I really don’t know which is worse – Facebook, Twitter, or Instagram – in regards to people leaving insulting comments on popular pages. I find myself questioning a stranger’s motive on an hourly basis.

Are people that desperate for attention, or think it doesn’t matter that they go on a celebrity’s page and call them a “fat pig”?

Who raised these people to be such losers?

They’re throwing insults around as frequently as coins getting tossed in the fountain at the mall.

Today I saw the words, “Om Telolet Om” all over social media. I looked up what it meant, but already forget. It doesn’t matter. What’s the point?

Do people think they’re funny? They’re not. And if people think they are, then I promise to never crack another joke ever again on this blog because clearly my kind of humour isn’t what gets a giggle anymore.

Moment of silence for all the laughs you and I may never share.

We’re in a world where pictures, videos, and senseless comments are taking over. Twitter has a character limit because people don’t want to read anything too long.

It feels like words are losing their place. As if reading something for ten minutes, on a screen, is too much of a hassle.

I hope this isn’t the case.

As a blogger, words are all I have. You can read any “Tips for a Successful Blog” article you want, they’ll all say the same things.

1. Have pictures, so your readers have something to look at.
2. Tell your readers what days you plan on posting, so they know to look for it.
3. Have a specific theme.

I don’t really follow any of these tips. The theme of this blog is me. I’ll write whenever I want. And I rarely put pictures on my blog.

I rarely use pictures because I don’t want to take away from the words I’m writing. If you’re looking at my photos, why should I bother writing anything? I want you to look at my words.

My high school English teacher always said, “let every word tell”. I think my writing style reflects that.

I’m not sitting here thinking of superfluous words to add to my post. I’m not trying to sound smart by adding big words, except for “superfluous”. I’m just trying to let my thoughts come through as clearly as possible.

When you use a keyboard to communicate with someone “on the other end”, all you have are your words. You don’t have the benefit of hand gestures, facial expressions, or any other elements of body language.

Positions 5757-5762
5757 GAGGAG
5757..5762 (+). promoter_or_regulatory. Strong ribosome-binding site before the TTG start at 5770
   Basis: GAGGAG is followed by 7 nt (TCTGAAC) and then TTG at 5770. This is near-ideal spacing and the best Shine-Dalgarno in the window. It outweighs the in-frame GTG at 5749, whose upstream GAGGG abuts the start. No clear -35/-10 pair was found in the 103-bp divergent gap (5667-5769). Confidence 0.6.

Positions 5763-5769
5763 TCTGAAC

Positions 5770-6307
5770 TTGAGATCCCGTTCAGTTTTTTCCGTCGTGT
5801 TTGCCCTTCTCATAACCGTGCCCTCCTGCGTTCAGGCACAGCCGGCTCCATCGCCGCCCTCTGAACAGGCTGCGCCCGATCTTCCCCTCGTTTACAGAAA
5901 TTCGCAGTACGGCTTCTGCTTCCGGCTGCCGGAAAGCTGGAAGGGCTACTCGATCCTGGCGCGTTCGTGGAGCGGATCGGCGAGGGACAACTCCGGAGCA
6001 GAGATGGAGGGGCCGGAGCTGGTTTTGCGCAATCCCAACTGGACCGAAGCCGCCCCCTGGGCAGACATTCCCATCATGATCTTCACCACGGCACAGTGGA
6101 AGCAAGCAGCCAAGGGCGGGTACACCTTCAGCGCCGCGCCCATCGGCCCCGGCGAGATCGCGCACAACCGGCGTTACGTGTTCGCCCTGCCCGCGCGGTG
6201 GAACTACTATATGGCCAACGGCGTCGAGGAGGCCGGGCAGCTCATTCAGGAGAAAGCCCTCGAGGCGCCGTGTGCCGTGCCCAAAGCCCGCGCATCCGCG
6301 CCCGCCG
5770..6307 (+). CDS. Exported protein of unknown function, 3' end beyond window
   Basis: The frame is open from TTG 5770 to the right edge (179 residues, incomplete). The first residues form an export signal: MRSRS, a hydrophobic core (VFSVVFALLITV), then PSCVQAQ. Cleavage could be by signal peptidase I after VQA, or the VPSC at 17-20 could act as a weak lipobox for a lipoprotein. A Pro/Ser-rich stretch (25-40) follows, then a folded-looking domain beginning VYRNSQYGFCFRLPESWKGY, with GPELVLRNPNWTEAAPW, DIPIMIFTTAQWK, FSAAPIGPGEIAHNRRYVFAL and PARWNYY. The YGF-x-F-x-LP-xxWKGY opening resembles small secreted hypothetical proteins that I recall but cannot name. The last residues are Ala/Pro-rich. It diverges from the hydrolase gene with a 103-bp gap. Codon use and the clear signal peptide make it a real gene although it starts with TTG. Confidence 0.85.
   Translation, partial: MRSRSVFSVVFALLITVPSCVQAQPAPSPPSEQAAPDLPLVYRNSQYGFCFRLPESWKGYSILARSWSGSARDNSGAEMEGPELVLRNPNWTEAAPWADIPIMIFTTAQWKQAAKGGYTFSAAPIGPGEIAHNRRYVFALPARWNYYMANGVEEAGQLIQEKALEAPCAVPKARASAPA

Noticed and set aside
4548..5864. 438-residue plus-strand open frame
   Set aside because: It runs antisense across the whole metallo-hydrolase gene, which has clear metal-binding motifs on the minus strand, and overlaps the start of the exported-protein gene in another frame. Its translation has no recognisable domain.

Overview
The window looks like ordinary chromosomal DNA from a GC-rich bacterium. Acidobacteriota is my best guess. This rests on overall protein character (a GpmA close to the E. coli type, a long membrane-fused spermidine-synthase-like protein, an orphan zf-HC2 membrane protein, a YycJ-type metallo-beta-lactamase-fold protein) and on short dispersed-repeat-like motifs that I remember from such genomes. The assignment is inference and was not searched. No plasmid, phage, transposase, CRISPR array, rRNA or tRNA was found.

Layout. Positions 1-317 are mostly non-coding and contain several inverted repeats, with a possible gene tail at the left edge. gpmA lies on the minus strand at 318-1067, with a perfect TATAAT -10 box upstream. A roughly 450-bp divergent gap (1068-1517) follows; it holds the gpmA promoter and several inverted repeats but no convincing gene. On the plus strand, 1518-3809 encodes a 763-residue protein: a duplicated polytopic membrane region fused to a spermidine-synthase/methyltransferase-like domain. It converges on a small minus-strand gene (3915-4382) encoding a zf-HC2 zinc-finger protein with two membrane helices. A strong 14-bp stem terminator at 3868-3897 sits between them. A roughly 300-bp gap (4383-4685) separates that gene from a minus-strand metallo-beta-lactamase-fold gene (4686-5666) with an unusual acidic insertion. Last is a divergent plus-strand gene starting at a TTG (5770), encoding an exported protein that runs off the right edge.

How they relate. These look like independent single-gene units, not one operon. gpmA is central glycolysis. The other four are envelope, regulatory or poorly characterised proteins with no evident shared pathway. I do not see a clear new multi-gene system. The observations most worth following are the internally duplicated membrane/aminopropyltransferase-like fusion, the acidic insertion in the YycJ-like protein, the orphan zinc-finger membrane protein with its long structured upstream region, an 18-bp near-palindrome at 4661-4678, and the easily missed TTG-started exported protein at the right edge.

There are just words. How you use those words should matter.

So when I see text messages that look like they’ve been chewed up by a dog, or meaningless and/or repulsive comments on social media, or even a society fascinated by bottle flip videos instead of thought-provoking articles, it kinda really irks me.

A lot of educated people have no clue how to write properly; they don’t even try. That’s a problem.

I’m not perfect. This blog post probably has more errors than I would’ve liked.

But I think words still matter. They have to.

They must.

About Paul

I think of my blog as an all-you-can-read buffet. There's something for everyone and complimentary mints at the door as you leave.
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41 Responses to Words Still Matter

  1. sehrish says:

    People struggle with words, whether it’s while speaking or writing. Some of those internet crazes imitate others just to fit in. But, those who really value these ‘words’; the medium of communication won’t hesitate to type out whole words in proper sentences. I know I do for people still ask me why I’m being so formal. Well, formalities…anyways I’m glad words still matter to you.

    Liked by 1 person

  2. cherry says:

    Very nice post . I do think the same way ☺

    Liked by 1 person

  3. Jess says:

    I personally think Facebook is worse when it comes to the insults because it’s your family and friends who are doing the insulting. It’s hard to escape it. Or click on articles on Facebook and it’s all there in the wide open. At least Twitter and Instagram hide the insults well, unless you’re looking for it.

    Liked by 1 person

    • Paul says:

      I think you’re right. Sometimes I’m curious on twitter how people reply to tweets because now they show how many replies there are to tweets. But most of the time it’s just incoherent blabbering.

      Liked by 1 person